OKLAHOMA CITY (Free Press) — Wheeler Middle School teacher McKenzie Hodge was named 2021 Teacher of the Year for Oklahoma City Public Schools during a virtual program Thursday.
Hodge is a fifth-year science teacher who earned her Bachelor in Science in 2016 and then began teaching in OKCPS first at Linwood Elementary and then at Wheeler Middle School.
She said in a YouTube video of her work that she has found her niche teaching 5th Grade Science.
Again, The Foundation for Oklahoma City Public Schools provided the program, awards, and prizes for Teacher of the Year finalists and other honorees.
Hodge was virtually live during the announcement of the winners and was effusive.
“I am so shocked,” Hodge said at first. Then, she complimented the other contestants.
“I just want to give a big shout out to these top nine finalists because they are incredible and worked so hard.”
She thanked her “Lord and Savior” for giving her the passion to teach and thanked her parents for their support. Then she thanked her Fifth Grade team at Wheeler.
“It is the pride of the south side and I love them so much,” said Hodge.
She thanked OKCPS saying, “this is the best district to teach” and that “we have incredible students.”
“We have incredible students,” said Hodge about the district.
Then, she addressed her students this year: “I want to thank my students because without them, I would not be where I’m at. And they are incredible. So thank you all so much.”
Due to the fundraising and support the Oklahoma City Public Schools Foundation puts in each year, as the districts Teacher of the Year, Hodge will be given a new watch donated by B.C. Clark Jewelers. Also, she will be given a new car to drive for a year from Fowler Automotive Group.
Each of the finalists made a video about their teaching. Here is the one about Hodge:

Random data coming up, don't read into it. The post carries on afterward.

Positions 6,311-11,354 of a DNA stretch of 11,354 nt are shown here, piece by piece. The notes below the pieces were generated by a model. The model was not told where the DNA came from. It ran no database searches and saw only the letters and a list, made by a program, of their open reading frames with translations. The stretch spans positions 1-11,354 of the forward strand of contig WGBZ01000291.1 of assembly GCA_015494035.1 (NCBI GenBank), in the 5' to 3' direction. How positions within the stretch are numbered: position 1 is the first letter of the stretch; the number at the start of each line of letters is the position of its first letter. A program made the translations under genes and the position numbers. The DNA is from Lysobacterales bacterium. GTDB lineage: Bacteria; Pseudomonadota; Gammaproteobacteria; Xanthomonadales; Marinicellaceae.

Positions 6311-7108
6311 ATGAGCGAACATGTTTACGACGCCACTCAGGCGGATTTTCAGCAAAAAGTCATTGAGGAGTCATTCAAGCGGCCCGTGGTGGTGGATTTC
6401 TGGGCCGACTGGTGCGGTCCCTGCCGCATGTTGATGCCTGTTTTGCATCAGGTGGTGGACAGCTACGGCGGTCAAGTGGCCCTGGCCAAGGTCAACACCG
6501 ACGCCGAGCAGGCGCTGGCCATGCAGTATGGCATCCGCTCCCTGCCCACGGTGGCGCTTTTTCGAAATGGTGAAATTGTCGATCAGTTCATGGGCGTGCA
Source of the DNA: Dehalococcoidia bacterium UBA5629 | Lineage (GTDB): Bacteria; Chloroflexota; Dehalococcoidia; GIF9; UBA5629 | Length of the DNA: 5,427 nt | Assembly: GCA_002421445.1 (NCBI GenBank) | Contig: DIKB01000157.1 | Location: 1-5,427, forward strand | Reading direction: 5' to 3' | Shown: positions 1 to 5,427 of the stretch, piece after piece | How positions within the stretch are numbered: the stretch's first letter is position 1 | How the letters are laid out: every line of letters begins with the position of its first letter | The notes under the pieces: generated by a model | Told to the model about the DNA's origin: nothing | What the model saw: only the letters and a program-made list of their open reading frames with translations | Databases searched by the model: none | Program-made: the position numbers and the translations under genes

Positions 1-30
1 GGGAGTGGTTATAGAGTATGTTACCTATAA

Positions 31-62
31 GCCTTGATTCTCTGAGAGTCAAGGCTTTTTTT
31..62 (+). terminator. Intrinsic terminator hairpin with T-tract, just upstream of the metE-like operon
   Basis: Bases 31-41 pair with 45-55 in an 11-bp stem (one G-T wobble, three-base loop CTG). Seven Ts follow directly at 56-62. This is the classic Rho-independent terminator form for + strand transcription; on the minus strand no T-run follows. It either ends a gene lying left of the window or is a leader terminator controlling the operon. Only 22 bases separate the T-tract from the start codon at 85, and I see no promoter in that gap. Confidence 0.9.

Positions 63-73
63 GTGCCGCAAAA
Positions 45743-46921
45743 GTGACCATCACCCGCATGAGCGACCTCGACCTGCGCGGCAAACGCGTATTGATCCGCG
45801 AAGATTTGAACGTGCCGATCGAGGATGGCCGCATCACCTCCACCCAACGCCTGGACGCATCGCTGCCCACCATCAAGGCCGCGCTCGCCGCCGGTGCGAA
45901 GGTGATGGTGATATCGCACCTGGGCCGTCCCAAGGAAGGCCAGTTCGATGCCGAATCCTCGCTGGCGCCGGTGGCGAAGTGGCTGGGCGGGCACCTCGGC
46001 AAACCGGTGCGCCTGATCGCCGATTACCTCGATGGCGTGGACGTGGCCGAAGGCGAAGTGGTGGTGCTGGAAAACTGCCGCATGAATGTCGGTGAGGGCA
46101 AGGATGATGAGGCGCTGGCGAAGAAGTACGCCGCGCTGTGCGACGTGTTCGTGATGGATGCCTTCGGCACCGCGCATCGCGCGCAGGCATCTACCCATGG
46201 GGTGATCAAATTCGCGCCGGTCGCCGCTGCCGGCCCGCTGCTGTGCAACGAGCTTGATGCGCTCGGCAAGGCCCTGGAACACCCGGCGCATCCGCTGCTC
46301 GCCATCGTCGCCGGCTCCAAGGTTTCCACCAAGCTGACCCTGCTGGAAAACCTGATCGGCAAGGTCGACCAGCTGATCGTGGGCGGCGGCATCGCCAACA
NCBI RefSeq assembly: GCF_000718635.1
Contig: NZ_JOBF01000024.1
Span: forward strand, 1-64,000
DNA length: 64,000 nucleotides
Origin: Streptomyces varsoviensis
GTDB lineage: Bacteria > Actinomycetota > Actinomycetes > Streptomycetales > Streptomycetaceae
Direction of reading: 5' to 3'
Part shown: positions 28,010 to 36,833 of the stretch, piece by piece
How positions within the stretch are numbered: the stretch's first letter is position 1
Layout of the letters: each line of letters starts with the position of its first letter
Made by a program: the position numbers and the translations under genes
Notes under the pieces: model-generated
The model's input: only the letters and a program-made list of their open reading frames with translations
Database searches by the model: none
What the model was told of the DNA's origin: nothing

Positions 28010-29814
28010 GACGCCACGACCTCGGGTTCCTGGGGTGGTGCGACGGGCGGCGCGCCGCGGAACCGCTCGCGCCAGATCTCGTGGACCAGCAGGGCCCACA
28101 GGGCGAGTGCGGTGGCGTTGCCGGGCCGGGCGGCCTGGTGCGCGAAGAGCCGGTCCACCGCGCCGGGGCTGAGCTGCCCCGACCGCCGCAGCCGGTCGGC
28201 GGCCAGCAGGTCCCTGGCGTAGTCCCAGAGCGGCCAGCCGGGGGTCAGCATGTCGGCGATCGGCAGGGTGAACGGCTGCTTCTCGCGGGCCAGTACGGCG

The other eight finalists were:
Chara Patterson, Douglass High School
Don Stephens, Southeast High School
Kendra Whitman, John Marshall High School
Sally Hoch, Belle Isle Enterprise Middle School
Alicia Hunt, Cleveland Elementary School
Cynthia Johnson, Nichols Hills Enterprise Elementary School, Second Runner Up
Dana Chambers, Quail Creek Elementary School, First Runner Up
Rachel Farmer, Arthur Elementary School
At a drive-thru parade of finalists at the district administration building earlier in the afternoon, Superintendent Sean McDaniel talked to Free Press about the significance of going all out to honor teachers and principals of the year.
We asked him what it means to a district to honor teachers of the year.
“It’s just a huge morale boost for everybody,” said McDaniel. “I’ve always felt like Teachers of the Year do two things. One, they represent themselves individually — what kind of teacher they are — but, they also represent all of our teachers. In Oklahoma City in particular, we just have more than than our share of unbelievably talented teachers.”
“It’s our expression in the celebration that you are representing other teachers at your school and across the district, who do a phenomenal job for our kids every single day.”
We asked what the Teacher of the Year honors does for the public’s perception of teachers.
“It’s been a tough time for them, you know. They don’t get paid like they should in my opinion. They don’t get valued like they should in my opinion, yet they have the biggest impact on the world,” said McDaniel.
“I’ve always felt teaching was more of a calling than a vocation. So, when you get to read these biographies and get to know them a little bit better, it just gives you a greater appreciation for who they are and what they’re doing and the value they bring to a school district.”
Last Updated May 6, 2021, 7:10 PM by Brett Dickerson – Editor